August 18, 2007

G123: Red Sox 10, Angels 5

The runs are coming in bunches for the Sox in this series.

Down 5-0 in the fifth, Boston gets six in the fifth (four on a long grand slam from Ortiz) and four more in the eighth.

After Schilling (6-8-5-0-3, 85), it was White Flag, Jeemer and Snuffer (retiring nine of 10 batters).


Jered Weaver (3.85, 111 ERA+) / Curt Schilling (4.06, 111 ERA+)

Schilling lost to Weaver and the Angels 4-2 on August 6, in his first start since coming off the disabled list. In six innings against the Orioles (August 12), Schilling did not record a strikeout. In his last start, Weaver held the Twins to five hits and two earned runs in 7.1 innings.

It's likely that Bobby Kielty will be called up (and Jacoby Ellsbury sent down) before tonight's game.

Also: Fat Billy and the Brownshirts (5 GB) face Detroit's Chad Durbin at 4 PM.

In The Papers: Clay, WMP, Cash

Clay Buchholz:
There were a lot of [nerves in the first]. I felt like I was doing everything wrong. Then the second inning passed and then the third inning and fourth inning on, I felt good out there. I still tried to overthrow a couple of pitches but that comes with the territory I guess. ...

It was nerve-wracking, but it wasn't as big a difference as I though it was going to be as far as the competition. ... If you still make your pitches, you get outs. If you make mistakes, they hit it.
And more often than not, he made his pitches. Home plate umpire Bruce Froemming was impressed:
This guy has pretty good command of his pitches for a guy starting out. Reminds me of Randy Jones [1976 Cy Young winner for San Diego] in that regard. And this guy's got some changeup. It surprised me to see him go to that changeup right away.
All season, it's been the changeup. I have been able throw it in a lot of counts that I shouldn't be able to throw it in, and getting swings and misses out of it, and a couple of ground balls.
Theo Epstein, on the Wily Mo Pena trade:
It [Arroyo for Pena] didn't turn out the way we wanted it to. It certainly wasn't a good trade, in retrospect. I still think there's a good chance he really blossoms as a hitter. But here, the fit never materialized.
The player the Red Sox will receive from Washington has already been agreed upon, but Epstein said the "complexities of the rules at this time of year" prevent him from being announced. Epstein did say that the Sox "ended up getting a player who we really like".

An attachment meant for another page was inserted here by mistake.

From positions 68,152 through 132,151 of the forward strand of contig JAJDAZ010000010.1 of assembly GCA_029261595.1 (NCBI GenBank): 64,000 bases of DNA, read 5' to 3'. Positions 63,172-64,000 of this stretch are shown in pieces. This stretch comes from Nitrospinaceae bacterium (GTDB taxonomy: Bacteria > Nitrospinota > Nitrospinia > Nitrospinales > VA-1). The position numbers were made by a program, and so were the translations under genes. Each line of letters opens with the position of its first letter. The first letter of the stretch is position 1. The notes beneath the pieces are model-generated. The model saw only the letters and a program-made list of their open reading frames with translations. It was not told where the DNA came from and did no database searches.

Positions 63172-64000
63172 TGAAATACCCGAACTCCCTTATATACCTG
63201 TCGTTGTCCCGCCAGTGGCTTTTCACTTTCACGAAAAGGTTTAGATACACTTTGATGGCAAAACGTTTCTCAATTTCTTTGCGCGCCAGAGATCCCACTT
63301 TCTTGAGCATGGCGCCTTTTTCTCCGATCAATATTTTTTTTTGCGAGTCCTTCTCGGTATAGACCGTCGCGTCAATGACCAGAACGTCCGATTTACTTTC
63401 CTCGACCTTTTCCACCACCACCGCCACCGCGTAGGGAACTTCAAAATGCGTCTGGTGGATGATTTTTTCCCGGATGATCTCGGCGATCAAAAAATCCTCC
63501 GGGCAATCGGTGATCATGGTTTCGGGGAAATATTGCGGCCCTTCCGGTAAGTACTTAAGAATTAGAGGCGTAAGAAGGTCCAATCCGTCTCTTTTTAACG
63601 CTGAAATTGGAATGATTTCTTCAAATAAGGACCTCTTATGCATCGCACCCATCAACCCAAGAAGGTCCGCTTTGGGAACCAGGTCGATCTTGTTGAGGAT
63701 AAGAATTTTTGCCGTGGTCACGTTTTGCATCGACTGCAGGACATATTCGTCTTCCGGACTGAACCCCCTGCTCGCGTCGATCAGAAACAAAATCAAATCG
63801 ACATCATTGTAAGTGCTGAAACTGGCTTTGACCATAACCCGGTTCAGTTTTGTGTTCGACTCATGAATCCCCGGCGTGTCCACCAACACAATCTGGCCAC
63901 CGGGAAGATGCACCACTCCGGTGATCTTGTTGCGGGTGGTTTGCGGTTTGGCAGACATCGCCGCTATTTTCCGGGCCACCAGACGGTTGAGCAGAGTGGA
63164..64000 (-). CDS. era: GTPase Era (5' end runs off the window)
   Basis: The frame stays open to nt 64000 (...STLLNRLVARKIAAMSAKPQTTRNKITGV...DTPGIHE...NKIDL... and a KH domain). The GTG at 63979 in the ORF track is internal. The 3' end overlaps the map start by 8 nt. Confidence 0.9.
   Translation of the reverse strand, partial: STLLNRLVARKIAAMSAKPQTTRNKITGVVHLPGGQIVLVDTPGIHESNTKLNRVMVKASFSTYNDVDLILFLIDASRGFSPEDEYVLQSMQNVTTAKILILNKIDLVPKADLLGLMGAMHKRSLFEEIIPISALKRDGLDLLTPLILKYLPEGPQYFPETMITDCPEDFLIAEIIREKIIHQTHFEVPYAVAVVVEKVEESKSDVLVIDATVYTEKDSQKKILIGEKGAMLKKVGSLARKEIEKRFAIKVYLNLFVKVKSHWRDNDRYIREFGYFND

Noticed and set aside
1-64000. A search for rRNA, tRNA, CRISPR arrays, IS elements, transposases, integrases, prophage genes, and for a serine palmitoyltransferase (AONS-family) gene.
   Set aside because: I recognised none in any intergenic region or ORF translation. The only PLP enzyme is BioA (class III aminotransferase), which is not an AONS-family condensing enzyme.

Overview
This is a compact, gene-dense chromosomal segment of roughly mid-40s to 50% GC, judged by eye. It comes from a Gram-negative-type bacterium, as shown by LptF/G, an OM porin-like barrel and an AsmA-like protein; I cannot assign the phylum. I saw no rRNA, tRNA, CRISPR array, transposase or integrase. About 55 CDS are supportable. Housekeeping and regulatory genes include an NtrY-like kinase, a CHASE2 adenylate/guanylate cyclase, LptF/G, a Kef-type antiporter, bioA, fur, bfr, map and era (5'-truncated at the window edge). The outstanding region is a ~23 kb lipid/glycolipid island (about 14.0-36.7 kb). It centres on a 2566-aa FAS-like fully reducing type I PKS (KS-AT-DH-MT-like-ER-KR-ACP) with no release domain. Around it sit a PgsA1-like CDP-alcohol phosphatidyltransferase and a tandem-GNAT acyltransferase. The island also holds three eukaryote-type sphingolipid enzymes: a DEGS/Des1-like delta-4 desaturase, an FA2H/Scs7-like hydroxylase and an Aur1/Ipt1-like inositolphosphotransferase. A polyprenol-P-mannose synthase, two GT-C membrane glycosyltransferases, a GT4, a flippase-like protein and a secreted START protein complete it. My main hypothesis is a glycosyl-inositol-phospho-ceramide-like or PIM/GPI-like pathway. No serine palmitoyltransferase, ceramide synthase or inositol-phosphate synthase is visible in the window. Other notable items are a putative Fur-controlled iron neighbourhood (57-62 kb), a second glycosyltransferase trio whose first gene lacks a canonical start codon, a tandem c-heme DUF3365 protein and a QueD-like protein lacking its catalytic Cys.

New backup catcher Kevin Cash:
We were watching Buch pitch on [the Internet] on the way to the field on the bus. It said Mirabelli got hurt and two seconds later [manager Ron Johnson] got a call. There was one flight to Boston. Crazy day, but exciting.
Cash has experience catching knuckleballers Charlie Zink and John Barnes in Pawtucket, but it's not known who will catch Tim Wakefield in Tampa on Monday night. ... Drew went 5-for-9 in the doubleheader; he now has 999 career hits.

August 17, 2007

G122: Angels 7, Red Sox 5

Beckett was fine (7-5-2-1-1-8, 103), but Santana (6.1-4-1-0-5, 100) decided to relearn how to pitch tonight. MDC allowed two in the eighth, to give the Angels a 4-1 lead.

Five outs from defeat, the Sox scored four times (Lugo BB, Ellsbury BB, Pedroia single, Ortiz 2-RBI double, Manny RBI double) to go ahead 5-4. But then Gagne coughed up three in the top of the ninth.

A bad loss, but it's a regular ol' doubleheader split at the end of the day.


Ervin Santana (6.22, 69 ERA+) / Josh Beckett (3.24, 139 ERA+)

With Mirabelli injured and Varitek playing eight innings of the afternoon game, the Red Sox are hoping Pawtucket catcher Kevin Cash can get from Ottawa to Boston for the second game.

Update: Sounds like Mirabelli is going on the disabled list (strained right calf). Jacoby Ellsbury is starting in center field and leading off. ... More in comments.

G121: Red Sox 8, Angels 4

Buchholz: 6 IP, 8 H, 4 R, 3 ER, 3 BB, 5 K, 91 pitches

A six-run first (10 batters, 46 pitches, 7 hits) off Lackey provided the cushion. The first four Boston hits were a double (Pedroia), home run (Ortiz), single (Ramirez) and triple (Drew).


John Lackey (3.07, 140 ERA+) / Clay Buchholz (MLB debut), 1 PM

The Clay Buchholz Era has begun!

In 21 combined starts at Portland (AA) and Pawtucket (AAA), Buchholz posted a 2.15 ERA (117 innings). He leads all minor league pitchers with 164 strikeouts.
Red Sox Nation will be watching to see if Buchholz's extraterrestrial curveball is the real deal. Buchholz also commands a plus changeup and an above-average slider, while his fastball runs in the mid- to low-90s. He will likely benefit from facing the Angels, an aggressive lineup lacking in thump.
Buchholz was chosen by the Red Sox in the 2005 First-Year Player Draft as compensation for departed free agent Pedro Martinez.

It looks like Buchholz will be sent back down to Pawtucket after the game and Jacoby Ellsbury will be recalled for today's nightcap.

Thanks to Detroit's 8-5 win over the Yankees last night, the East lead is now 5.5.

Schadenfreude 18 (A Continuing Series)

Kat O'Brien, Newsday: